Lasting powers of attorney (LPAs) enable thousands of vulnerable people to have their financial and other affairs managed by others whom they trust. However, as a High Court case showed,...Continue reading
People often talk about putting their affairs in order but then sit on their hands until it is too late. The serious consequences of delay in seeking legal advice were underlined by a case in which a woman waited until she was resident in a hospice, terminally ill with cancer, before instructing a solicitor to prepare her will.
The woman signed her will 10 days before her death. Her main asset was a house she jointly owned with her mother, who survived her by about four years. An issue of great significance, however, later arose as to whether they owned the property as joint tenants or as tenants in common.
If they held the property as joint tenants, the principle of survivorship applied and, on the woman’s death, her half share passed automatically to her mother. In that event, the property formed part of the mother’s estate when she died and the entirety of the proceeds of its sale – more than £400,000 – fell to be distributed in accordance with her will. If, on the other hand, they held the property as tenants in common, the woman’s share of the property fell into her own estate.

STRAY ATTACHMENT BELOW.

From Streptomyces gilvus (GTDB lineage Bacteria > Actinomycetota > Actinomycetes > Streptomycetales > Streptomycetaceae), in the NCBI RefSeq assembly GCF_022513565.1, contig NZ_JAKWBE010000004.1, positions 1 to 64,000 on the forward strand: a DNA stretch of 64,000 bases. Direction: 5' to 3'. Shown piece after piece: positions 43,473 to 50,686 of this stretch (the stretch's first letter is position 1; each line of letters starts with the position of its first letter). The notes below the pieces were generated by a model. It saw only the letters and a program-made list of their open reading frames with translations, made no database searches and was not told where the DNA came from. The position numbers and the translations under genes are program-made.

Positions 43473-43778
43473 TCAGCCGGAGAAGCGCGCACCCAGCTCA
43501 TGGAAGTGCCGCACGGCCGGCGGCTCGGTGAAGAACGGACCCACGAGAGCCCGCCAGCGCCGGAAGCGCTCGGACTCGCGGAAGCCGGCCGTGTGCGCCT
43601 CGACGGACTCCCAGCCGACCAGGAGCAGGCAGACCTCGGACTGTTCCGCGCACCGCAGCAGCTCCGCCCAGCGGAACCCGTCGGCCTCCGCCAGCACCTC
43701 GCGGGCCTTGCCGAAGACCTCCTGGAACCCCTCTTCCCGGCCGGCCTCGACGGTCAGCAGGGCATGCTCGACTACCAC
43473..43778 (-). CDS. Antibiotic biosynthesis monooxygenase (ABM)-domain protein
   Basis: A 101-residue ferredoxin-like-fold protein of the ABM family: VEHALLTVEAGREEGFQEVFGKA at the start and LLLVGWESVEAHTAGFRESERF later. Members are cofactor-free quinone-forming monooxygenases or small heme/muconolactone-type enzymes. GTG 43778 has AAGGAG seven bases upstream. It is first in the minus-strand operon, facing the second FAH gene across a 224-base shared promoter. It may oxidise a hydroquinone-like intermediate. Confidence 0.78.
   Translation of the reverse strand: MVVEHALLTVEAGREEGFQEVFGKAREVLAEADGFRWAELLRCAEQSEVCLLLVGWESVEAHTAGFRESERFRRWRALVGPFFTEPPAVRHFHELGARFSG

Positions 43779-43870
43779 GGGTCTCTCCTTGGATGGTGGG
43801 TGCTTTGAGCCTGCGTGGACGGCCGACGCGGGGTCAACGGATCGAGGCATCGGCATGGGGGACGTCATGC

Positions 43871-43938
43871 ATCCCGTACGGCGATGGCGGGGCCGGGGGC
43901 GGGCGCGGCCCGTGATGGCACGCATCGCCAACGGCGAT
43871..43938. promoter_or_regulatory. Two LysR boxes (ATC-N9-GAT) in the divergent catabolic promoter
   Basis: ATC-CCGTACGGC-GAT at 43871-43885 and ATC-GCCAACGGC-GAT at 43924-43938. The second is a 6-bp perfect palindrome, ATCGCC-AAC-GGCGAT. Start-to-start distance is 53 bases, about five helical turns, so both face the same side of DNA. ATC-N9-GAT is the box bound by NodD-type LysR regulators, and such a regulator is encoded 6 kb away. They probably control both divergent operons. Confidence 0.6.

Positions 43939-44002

On the same day that the woman made her will, she signed a notice which purported to sever her and her mother’s joint tenancy, thereby converting it into a tenancy in common. A letter containing the notice was sent to her mother by registered post. A few days after the woman died, however, the letter was returned undelivered.
Against the background of those unfortunate events, the executor of the mother’s estate launched proceedings. Half the proceeds of the property’s sale were held in a solicitors’ account pending a judicial resolution of the matter.
The High Court noted that the non-delivery of the letter meant that the mother had not been served with the notice. That deficit had not been cured by a letter sent to the mother by the Land Registry four days before her daughter died. The joint tenancy had therefore not been validly severed and the Court ruled that the entirety of the proceeds of sale formed part of the mother’s estate.